Hey there!

If you have all the initial concentration of all the reactants, you can use the initial rate method and find the initial rate of the reaction on the graph (t=0). Do you know how?

If you have only the graphs of time against concentration the order of the reaction wrt a reactant can be extrapolated from the shape of the graph hence the proportionality of time and concentration.

direct proportionality= zeroth order

exponential with t1/2 constant = first order

exponential with t1/2 non constant = second order

if the graphs are of concentration against rate or in logarithmic scale the graph is a bit different.

Regarding the K of the reaction rate, once you have found the order of the reaction wrt each reactant and the reaction rate equation is a matter of rearranging the equation and find the constant using the data collected (initial rate and initial concentrations of the reactant of the rate determining step)

Let me know how you get on and if you need any more help with anything.

cheers

If you have all the initial concentration of all the reactants, you can use the initial rate method and find the initial rate of the reaction on the graph (t=0). Do you know how?

If you have only the graphs of time against concentration the order of the reaction wrt a reactant can be extrapolated from the shape of the graph hence the proportionality of time and concentration.

direct proportionality= zeroth order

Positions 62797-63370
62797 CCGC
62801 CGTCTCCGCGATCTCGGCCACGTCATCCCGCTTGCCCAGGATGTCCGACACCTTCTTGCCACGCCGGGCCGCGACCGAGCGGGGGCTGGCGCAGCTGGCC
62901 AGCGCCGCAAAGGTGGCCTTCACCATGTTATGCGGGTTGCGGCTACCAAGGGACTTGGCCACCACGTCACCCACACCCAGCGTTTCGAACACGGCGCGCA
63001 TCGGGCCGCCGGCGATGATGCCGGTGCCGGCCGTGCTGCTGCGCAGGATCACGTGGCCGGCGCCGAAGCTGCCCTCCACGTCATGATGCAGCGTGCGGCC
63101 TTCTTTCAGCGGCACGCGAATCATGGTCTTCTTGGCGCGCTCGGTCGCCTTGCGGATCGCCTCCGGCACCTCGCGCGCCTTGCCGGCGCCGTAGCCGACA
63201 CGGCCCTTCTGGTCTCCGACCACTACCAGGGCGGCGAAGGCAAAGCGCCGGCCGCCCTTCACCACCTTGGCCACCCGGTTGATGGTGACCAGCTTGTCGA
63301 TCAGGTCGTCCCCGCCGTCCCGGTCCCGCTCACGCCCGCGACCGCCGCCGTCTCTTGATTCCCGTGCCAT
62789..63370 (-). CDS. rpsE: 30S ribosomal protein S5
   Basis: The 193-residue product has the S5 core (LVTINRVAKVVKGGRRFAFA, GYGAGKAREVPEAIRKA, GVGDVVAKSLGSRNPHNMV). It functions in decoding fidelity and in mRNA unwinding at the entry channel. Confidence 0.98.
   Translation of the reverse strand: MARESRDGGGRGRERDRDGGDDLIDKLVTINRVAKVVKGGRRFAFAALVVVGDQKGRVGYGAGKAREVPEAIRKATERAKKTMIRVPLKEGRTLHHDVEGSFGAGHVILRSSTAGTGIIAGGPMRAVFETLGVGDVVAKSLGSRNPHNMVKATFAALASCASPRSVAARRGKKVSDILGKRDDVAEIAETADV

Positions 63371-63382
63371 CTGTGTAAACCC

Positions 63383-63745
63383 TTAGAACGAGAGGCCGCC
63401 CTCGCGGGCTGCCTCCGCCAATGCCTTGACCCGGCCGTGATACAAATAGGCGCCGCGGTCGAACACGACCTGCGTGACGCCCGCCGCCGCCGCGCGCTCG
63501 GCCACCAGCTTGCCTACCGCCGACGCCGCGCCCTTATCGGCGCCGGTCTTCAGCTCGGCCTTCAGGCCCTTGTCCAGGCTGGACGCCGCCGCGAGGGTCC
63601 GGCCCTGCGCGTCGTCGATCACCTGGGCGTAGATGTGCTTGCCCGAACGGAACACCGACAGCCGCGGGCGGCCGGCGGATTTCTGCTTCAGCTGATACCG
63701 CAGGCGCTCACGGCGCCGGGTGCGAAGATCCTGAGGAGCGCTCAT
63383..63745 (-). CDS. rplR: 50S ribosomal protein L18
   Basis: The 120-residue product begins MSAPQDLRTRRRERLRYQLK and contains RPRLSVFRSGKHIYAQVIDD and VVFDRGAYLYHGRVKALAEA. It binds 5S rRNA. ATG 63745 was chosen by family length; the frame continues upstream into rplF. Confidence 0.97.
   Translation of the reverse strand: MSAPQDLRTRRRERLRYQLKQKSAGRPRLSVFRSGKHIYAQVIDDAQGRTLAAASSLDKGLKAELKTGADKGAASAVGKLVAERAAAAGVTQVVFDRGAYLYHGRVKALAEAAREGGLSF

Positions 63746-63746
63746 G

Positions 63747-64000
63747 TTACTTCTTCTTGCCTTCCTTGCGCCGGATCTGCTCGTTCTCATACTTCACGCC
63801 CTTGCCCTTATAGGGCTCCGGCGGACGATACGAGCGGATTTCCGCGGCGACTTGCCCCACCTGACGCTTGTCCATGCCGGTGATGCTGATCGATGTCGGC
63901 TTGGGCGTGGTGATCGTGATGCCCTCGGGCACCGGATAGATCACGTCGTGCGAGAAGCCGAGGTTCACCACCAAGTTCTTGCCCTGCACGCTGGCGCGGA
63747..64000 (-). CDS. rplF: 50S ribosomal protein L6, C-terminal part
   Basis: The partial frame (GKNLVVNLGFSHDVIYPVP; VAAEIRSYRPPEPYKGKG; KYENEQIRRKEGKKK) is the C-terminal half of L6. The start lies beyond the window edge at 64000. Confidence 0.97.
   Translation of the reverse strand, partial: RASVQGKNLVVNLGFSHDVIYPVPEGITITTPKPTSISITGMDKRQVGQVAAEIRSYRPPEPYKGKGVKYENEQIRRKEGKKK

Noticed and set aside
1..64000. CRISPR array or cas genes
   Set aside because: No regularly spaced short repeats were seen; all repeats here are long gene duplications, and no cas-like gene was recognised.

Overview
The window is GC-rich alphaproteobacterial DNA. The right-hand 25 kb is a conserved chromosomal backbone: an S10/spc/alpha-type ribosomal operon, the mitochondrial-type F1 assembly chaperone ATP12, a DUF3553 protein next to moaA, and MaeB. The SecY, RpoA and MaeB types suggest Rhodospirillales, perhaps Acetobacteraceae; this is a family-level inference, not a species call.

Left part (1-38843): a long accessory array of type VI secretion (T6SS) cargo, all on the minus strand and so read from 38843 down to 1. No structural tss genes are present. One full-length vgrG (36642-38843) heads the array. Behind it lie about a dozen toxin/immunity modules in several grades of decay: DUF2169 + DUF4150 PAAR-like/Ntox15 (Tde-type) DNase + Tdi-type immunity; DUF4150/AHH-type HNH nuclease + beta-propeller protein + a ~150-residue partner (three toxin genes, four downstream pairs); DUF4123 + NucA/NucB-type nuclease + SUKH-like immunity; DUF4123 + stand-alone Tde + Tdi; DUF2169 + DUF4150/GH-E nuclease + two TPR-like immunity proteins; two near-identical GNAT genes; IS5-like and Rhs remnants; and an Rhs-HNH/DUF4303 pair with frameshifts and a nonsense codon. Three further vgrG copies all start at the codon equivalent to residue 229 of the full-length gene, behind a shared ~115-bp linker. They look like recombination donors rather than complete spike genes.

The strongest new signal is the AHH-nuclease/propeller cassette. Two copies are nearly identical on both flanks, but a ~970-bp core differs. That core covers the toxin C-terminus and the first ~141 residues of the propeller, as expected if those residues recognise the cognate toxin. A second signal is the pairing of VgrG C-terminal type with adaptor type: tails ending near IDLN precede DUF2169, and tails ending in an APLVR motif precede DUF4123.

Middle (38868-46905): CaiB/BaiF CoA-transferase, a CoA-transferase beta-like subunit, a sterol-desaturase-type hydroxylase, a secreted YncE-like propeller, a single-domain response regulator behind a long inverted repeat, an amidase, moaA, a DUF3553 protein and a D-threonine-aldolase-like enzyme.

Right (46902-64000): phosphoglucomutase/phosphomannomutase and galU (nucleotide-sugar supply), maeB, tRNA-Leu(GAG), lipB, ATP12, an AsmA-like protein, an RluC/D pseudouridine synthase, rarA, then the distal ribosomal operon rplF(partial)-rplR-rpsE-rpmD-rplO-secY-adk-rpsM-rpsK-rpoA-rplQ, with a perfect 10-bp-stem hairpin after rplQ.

exponential with t1/2 constant = first order

exponential with t1/2 non constant = second order

if the graphs are of concentration against rate or in logarithmic scale the graph is a bit different.

Regarding the K of the reaction rate, once you have found the order of the reaction wrt each reactant and the reaction rate equation is a matter of rearranging the equation and find the constant using the data collected (initial rate and initial concentrations of the reactant of the rate determining step)

Let me know how you get on and if you need any more help with anything.

cheers

Original post by Har6547

Hi, how would you use information from a concentration time graph drawn with data from a continuous monitoring reaction, to find the order with respect to the reactant and the rate constant? Thanks.

Original post by Har6547

Hi, how would you use information from a concentration time graph drawn with data from a continuous monitoring reaction, to find the order with respect to the reactant and the rate constant? Thanks.

To find the order with respect to the reactant have a look at the shape of the graph

It if it’s a straight line with a negative gradient it’s 0 order

If it’s a curved line with a negative gradient and a constant half life it’s 1st order

If it’s a steep curved line with a negative gradient it’s 2nd order

To find the rate constant K you should draw a tangent at a point on the graph and calculate the rate of the reaction from the gradient

At this point apply the formula K = rate / concentration of the reactant at the point in which you have taken the tangent.

Or if your reaction is first order you can do ln2 / half life

I’m not a pro at chemistry but I think this is correct. Hope it helps

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